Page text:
Posted by Heidi Schwartz
SolarWorld has announced that in 2015 it would add a solar panel production line in Hillsboro, OR. As a result of the expansions, the company will add about 200 full-time jobs. Using the state of Oregon’s employment multiplier for manufacturing—the estimate of indirect jobs created for every new direct factory job—the expansions will result in an approximately 540 additional upstream and downstream jobs.
The projects, valued at more than a combined $10 million, bring the company’s total investment in the state to about $630 million. SolarWorld employment in Hillsboro will return to 900 workers.
“It is no secret that the last several years have been tough for SolarWorld and for U.S. solar manufacturers in general,” SolarWorld U.S. President Mukesh Dulani said. “However, thanks to a variety of factors, including our trade cases against China, difficult but necessary financial controls and a fantastic group of employees, we have turned the corner. This announcement shows that SolarWorld is not only here to stay, but it also is ready to extend our leadership in the American solar manufacturing industry.”
“I am thrilled that SolarWorld’s new production line is adding 200 good paying, high-skill manufacturing jobs to Oregon’s economy,” U.S. Sen. Ron Wyden (D-OR) said. “These are jobs worth fighting for, which is why I have worked side by side with SolarWorld to ensure our trade agreements with China are actually enforced. The result of our teamwork is that an anchor of Oregon’s manufacturing base is once again growing and proving that U.S. workers and employers can succeed against any nation in the world, as long as they’re competing on a level playing field.”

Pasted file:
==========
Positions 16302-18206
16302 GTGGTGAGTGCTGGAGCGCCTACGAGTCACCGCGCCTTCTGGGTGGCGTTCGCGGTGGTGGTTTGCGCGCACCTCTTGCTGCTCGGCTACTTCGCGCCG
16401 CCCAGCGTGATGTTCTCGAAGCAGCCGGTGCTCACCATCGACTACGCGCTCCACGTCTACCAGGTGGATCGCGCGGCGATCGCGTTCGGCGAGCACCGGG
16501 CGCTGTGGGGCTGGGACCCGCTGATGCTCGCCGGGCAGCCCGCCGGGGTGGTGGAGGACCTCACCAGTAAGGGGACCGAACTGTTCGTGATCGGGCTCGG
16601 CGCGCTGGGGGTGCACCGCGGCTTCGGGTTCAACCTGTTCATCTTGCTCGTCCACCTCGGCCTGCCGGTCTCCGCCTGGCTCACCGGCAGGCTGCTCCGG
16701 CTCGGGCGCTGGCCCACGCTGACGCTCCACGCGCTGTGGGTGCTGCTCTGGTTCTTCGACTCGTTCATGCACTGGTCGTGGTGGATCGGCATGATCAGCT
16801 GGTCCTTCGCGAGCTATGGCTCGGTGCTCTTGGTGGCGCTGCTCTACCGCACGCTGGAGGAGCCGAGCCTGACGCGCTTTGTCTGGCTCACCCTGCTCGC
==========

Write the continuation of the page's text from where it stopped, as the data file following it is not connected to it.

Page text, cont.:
Dulani continued: “We have always said that SolarWorld could compete with any company, foreign or domestic. We pursued our trade cases against the Chinese government and Chinese manufacturers to counter practices we thought were illegal. So far, I am pleased to say we have won every decision. But we have not sat on our hands. We have made the tough decisions to cut costs, to innovate and to invest so that we are a much stronger company than we were even two years ago.”